The Support Vector Machine (SVM) is a fundamental machine learning algorithm, effective for many classification problems, but with a high computational cost. Moreover, to obtain the best results for a given problem, the SVM meta-parameters need to be tuned, leading to numerous SVM executions and to a huge execution time. We have developed a semi-automatic solution based on OpenACC that allows the use of multiple GPUs for fast and efficient SVM meta-parameter tuning. We present our results on several handwritten digit classification problems.
CUDA-ready clusters enable developers to: Focus on coding, not maintaining infrastructure (drivers, configs) and toolchains (compilers, libraries) Routinely keep pace with innovation - from the latest in GPU hardware to the CUDA toolkit itself Cross-develop with confidence and ease - maintain, and shift between, highly customized CUDA development environments Exercise their preference in programming GPUs - choose CUDA or OpenCL or OpenACC and combine appropriately (with, for example, the Message Passing Interface, MPI) Exploit the convergence of HPC and Big Data Analytics - make simultaneous use HPC and Hadoop services in GPU applications Make use of private and public clouds - create a CUDA-ready cluster in a cloud or extend an on-site CUDA infrastructure into a cloud In this webinar, participants will learn how Bright Cluster Manager provisions, monitors and manages CUDA-ready clusters for developer advantage. Case studies will be used to illustrate all six advantages for Bright developers. Specific attention will be given to: Cross-developing under CUDA 6.0 and CUDA 6.5 with Kepler-architecture GPUs (e.g., the NVIDIA Tesla K80 GPU accelerator) The challenges and opportunities for making use of private (using OpenStack) and public (using Amazon Web Services) clouds in GPU applications
In this session you will learn how to program multie GPU systems or GPU clusters using the Message Passing Interface (MPI) and OpenACC or CUDA. The session starts by giving a quick introduction to MPI and how it can be combined with OpenACC or CUDA and also covers advanced topics like CUDA-aware MPI and how to overlap communication with computation to hide communication times. The latest improvements with CUDA-aware MPI, the Multi Process Service (MPS aka Hyper-Q for MPI) and MPI support in the NVIDIA performance analysis tools are covered.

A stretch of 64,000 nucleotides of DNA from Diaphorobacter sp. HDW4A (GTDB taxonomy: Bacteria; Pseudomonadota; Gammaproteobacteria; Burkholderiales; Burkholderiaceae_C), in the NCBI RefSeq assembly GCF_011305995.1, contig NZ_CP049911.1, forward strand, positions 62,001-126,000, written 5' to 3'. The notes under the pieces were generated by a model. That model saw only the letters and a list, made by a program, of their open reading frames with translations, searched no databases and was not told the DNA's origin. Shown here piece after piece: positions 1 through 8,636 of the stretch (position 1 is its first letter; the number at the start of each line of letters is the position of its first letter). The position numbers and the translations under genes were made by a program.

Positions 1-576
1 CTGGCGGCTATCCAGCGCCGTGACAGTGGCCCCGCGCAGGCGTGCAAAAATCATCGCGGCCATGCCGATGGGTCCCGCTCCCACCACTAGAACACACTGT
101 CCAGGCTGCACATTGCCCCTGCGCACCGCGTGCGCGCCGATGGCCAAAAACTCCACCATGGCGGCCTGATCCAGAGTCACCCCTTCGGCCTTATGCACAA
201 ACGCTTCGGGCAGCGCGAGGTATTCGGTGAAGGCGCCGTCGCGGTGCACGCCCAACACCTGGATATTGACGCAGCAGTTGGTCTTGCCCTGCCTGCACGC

Learn about the latest developments in MVAPICH2 library that simplifies the task of porting Message Passing Interface (MPI) applications to supercomputing clusters with NVIDIA GPUs. MVAPICH2 supports MPI communication directly from GPU device memory and optimizes it using various features offered by the CUDA toolkit. Various optimizations are integrated transparently under standard MPI API, for better programmability. Recent advances in MVAPICH2 include designs for MPI-3 RMA using GPUDirect RDMA, usage of fast GDRCOPY library, framework for MPI Datatype processing using CUDA kernels, and more. Performance results with micro-benchmarks and applications will be presented using MPI and CUDA/OpenACC. Impact of processor affinity to GPU and network affecting the performance will be presented.